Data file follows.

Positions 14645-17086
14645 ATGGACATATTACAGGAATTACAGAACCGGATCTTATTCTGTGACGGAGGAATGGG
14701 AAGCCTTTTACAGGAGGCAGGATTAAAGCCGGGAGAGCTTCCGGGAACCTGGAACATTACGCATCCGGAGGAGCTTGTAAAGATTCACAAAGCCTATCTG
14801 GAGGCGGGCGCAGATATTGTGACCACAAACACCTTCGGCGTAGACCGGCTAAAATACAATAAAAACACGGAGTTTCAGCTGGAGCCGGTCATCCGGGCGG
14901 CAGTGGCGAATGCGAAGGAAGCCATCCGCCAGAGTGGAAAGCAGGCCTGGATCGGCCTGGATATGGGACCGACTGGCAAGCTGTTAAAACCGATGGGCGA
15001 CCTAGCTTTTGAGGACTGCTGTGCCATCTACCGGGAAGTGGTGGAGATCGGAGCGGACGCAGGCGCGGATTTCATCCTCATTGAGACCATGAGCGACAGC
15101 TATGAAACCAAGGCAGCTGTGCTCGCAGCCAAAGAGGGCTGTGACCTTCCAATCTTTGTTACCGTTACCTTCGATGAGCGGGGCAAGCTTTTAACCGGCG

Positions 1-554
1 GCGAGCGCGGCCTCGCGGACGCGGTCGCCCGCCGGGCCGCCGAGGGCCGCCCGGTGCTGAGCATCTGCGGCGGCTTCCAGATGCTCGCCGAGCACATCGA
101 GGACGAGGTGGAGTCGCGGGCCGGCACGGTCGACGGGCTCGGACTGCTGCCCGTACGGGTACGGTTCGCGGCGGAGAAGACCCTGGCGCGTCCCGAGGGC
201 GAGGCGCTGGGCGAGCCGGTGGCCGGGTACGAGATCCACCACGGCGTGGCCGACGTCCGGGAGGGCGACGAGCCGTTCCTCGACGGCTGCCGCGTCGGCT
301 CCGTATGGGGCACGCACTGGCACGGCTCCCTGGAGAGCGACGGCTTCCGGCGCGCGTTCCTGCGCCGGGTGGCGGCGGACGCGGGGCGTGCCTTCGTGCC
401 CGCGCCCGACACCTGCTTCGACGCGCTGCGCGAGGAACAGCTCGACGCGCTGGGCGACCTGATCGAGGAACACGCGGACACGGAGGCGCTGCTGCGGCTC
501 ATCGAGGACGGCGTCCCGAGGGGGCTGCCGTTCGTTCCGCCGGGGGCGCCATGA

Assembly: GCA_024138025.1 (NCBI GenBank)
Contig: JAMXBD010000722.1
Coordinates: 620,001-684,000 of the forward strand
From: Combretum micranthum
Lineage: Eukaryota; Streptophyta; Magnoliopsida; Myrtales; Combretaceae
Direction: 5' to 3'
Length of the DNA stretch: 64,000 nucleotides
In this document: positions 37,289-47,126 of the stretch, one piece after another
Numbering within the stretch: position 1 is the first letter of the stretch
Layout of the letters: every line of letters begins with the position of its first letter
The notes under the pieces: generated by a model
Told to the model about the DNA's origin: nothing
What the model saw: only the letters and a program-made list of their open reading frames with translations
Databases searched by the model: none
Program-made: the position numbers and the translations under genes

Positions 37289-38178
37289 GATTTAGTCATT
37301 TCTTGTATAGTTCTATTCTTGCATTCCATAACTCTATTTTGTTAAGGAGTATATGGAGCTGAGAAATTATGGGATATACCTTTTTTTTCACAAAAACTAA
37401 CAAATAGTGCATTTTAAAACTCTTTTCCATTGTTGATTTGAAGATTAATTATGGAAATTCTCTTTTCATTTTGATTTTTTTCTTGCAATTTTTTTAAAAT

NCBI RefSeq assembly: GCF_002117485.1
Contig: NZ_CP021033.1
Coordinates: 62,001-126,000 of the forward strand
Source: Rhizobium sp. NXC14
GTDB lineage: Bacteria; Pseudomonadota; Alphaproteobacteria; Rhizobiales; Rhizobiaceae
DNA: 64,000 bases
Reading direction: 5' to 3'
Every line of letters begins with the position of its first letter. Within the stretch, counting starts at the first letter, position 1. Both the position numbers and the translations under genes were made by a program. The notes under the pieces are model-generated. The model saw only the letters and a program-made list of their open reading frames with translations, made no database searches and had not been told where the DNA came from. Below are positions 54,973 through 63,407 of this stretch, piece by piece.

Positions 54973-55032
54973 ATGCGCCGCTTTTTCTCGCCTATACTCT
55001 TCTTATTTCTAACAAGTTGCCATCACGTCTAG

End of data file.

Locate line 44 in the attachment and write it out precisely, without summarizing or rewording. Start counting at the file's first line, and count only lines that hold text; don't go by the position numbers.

55001 TCTTATTTCTAACAAGTTGCCATCACGTCTAG